“The officers accomplished their goal of stopping the shooters, treating the wounded and getting everyone out safely,” McKinney said.

With evaluators from a variety of backgrounds, McKinney said the evaluators allowed the Washington Police Department to get more than a law enforcement view on the overall drill.

“In a real-life situation, we would have East Peoria, state and county police officers and EMTs, along with Eureka and Woodford County officers and EMTs,” McKinney said.

“Unfortunately, this is not a problem that is going to go away,” McKinney said. “Washington’s drill is a good training situation for any agency.”

Other law enforcement evaluators included: Illinois State Police Capt. Billy Merrill, Tazewell County Sheriff Sgt. Tracy Dickson and East Peoria Police Department Sgt. John Kamm.

McKinney said Washington Police Chief Jim Kuchenbecker said he would like to see annual drills held at different schools in the area.

“If other drills are held, schools and agencies could benefit from the experience of the Washington officers,” McKinney said.

District and school administrator response

WCHS dean of students Todd Hellrigel said one of the biggest issues during the drill was communication.

“We weren’t sure if the police were to contact us or if we were to contact them before we started to evacuate students,” Hellrigel said, adding the PA system did not work after electricity to the school was cut-off during the lock down.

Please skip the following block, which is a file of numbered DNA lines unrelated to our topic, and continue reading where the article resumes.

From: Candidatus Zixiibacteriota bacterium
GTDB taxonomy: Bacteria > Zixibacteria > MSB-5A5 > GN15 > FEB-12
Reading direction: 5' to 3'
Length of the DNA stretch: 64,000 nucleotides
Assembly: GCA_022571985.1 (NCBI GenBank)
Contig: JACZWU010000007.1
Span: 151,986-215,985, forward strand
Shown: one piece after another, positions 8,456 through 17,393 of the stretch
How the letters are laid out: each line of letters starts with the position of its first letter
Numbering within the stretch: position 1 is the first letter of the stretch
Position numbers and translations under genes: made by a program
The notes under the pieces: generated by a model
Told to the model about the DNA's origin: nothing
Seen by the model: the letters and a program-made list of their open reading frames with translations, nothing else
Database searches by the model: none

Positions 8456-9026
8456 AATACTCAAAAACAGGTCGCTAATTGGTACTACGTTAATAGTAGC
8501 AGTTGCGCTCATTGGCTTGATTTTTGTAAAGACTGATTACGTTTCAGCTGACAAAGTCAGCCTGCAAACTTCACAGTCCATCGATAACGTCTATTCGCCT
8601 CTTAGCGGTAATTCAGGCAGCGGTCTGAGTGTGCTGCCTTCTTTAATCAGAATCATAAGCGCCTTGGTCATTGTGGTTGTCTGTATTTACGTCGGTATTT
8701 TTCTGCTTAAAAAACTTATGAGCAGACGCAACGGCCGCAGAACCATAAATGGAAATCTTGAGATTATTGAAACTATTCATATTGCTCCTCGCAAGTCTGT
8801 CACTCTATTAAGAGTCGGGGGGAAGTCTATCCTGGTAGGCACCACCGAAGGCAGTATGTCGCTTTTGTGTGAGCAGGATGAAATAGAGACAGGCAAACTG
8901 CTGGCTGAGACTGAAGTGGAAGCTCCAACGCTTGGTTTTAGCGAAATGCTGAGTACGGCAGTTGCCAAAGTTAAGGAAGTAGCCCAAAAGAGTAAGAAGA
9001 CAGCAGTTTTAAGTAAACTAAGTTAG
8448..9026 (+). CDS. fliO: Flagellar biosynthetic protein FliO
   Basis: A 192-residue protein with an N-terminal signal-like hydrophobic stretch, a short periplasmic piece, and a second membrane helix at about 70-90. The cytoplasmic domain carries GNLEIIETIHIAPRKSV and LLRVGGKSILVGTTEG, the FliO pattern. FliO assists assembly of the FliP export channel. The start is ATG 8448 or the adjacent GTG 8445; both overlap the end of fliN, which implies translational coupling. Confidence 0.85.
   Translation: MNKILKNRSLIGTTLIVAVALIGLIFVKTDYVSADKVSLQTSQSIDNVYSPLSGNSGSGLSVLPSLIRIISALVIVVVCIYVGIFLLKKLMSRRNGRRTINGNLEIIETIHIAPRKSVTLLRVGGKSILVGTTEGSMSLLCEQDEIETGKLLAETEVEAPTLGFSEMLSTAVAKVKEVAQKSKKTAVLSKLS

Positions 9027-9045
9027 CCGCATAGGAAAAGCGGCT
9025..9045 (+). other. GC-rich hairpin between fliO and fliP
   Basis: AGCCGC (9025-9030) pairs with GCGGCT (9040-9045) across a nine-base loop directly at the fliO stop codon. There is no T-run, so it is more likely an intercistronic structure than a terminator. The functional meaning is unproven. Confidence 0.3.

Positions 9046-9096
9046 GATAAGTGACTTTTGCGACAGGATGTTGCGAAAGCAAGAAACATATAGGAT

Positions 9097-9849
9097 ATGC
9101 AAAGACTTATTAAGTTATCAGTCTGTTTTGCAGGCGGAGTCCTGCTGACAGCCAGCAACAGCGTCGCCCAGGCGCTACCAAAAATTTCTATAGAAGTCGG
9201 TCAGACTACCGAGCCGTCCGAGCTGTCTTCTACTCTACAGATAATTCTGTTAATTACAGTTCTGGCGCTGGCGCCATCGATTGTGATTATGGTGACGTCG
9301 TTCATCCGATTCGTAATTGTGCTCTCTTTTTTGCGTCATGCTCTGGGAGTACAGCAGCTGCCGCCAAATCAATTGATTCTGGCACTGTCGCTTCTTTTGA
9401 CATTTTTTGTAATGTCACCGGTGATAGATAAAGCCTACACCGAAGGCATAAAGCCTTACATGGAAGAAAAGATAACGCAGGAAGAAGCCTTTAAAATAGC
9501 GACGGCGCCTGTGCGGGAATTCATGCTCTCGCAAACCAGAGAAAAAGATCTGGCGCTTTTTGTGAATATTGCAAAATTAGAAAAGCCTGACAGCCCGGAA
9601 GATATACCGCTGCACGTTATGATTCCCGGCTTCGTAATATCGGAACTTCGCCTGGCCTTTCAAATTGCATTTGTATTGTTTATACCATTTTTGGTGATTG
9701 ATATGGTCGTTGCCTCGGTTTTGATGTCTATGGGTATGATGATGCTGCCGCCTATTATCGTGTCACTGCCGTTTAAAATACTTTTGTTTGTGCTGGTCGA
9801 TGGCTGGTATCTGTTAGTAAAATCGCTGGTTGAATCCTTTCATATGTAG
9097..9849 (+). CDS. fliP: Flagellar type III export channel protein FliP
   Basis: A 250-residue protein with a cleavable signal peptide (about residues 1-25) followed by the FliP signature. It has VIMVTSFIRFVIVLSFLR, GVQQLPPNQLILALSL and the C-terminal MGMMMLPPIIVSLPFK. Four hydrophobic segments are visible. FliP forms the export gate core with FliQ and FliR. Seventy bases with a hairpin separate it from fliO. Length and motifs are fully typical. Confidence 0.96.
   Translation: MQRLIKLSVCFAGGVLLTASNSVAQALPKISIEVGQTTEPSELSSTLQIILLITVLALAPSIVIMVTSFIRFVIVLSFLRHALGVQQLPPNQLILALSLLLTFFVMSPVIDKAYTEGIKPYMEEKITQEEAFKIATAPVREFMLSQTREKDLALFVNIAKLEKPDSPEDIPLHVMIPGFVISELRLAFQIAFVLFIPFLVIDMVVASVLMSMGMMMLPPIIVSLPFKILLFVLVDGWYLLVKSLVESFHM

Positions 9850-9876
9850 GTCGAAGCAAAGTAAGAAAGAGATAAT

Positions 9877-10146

“From start to finish, we got all of the students out in 17 minutes, which was quicker than I had expected,” Hellrigel said.

Dunnan and Mike Sluder, dean of student services, went from room to room dismissing students and staff to leave the building, with instructions to head for the school’s football field across the street.

“We encountered real-life problems during the drill, such as a student who wanted to leave,” Hellrigel said.

Dunnan said he and Sluder waited to start dismissing students until he was told the building was secure.

After getting permission to start evacuating students and staff, Dunnan said people moved pretty quick.

“I think we did OK on (the drill),” Dunnan said. “It was a good situation for everybody because if this were to really happen, it would not be the first time to bring all of these people together.”

Dunnan said Hellrigel and Detective Ro Gerkin started meeting to plan the drill in November.

Other viewpoints

Clinton Scheirer, a 2008 WCHS graduate who played a student victim, said he thought the police and rescue personnel could have done better.

“I was in the art hallway and nobody ever came to help me, even though I had severe burns and glass sticking out of my arms and neck,” Scheirer said.